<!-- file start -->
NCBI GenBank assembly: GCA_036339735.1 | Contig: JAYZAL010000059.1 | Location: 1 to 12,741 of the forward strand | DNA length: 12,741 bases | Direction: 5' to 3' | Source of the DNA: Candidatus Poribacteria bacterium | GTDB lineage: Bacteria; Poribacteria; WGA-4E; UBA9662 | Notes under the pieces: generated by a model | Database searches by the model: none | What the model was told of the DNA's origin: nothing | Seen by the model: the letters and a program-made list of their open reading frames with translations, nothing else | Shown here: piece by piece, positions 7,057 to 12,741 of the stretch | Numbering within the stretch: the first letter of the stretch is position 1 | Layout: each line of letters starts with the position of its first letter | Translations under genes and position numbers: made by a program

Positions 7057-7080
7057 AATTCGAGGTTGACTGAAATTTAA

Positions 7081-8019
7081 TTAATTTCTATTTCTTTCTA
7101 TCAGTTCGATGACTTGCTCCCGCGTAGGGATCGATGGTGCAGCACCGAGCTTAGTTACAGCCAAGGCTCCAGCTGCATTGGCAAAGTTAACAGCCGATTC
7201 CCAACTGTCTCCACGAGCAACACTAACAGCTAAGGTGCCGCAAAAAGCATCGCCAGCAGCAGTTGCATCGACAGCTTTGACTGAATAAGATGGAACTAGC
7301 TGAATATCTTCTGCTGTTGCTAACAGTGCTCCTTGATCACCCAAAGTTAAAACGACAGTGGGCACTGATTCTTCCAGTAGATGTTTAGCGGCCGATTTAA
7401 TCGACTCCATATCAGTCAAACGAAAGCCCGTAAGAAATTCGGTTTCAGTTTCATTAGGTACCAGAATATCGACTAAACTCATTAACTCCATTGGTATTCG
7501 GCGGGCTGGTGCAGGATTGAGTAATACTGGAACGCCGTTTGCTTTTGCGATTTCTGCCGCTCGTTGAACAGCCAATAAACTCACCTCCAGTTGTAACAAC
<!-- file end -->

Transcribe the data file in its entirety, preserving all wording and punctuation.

NCBI GenBank assembly: GCA_036339735.1 | Contig: JAYZAL010000059.1 | Location: 1 to 12,741 of the forward strand | DNA length: 12,741 bases | Direction: 5' to 3' | Source of the DNA: Candidatus Poribacteria bacterium | GTDB lineage: Bacteria; Poribacteria; WGA-4E; UBA9662 | Notes under the pieces: generated by a model | Database searches by the model: none | What the model was told of the DNA's origin: nothing | Seen by the model: the letters and a program-made list of their open reading frames with translations, nothing else | Shown here: piece by piece, positions 7,057 to 12,741 of the stretch | Numbering within the stretch: the first letter of the stretch is position 1 | Layout: each line of letters starts with the position of its first letter | Translations under genes and position numbers: made by a program

Positions 7057-7080
7057 AATTCGAGGTTGACTGAAATTTAA

Positions 7081-8019
7081 TTAATTTCTATTTCTTTCTA
7101 TCAGTTCGATGACTTGCTCCCGCGTAGGGATCGATGGTGCAGCACCGAGCTTAGTTACAGCCAAGGCTCCAGCTGCATTGGCAAAGTTAACAGCCGATTC
7201 CCAACTGTCTCCACGAGCAACACTAACAGCTAAGGTGCCGCAAAAAGCATCGCCAGCAGCAGTTGCATCGACAGCTTTGACTGAATAAGATGGAACTAGC
7301 TGAATATCTTCTGCTGTTGCTAACAGTGCTCCTTGATCACCCAAAGTTAAAACGACAGTGGGCACTGATTCTTCCAGTAGATGTTTAGCGGCCGATTTAA
7401 TCGACTCCATATCAGTCAAACGAAAGCCCGTAAGAAATTCGGTTTCAGTTTCATTAGGTACCAGAATATCGACTAAACTCATTAACTCCATTGGTATTCG
7501 GCGGGCTGGTGCAGGATTGAGTAATACTGGAACGCCGTTTGCTTTTGCGATTTCTGCCGCTCGTTGAACAGCCAATAAACTCACCTCCAGTTGTAACAAC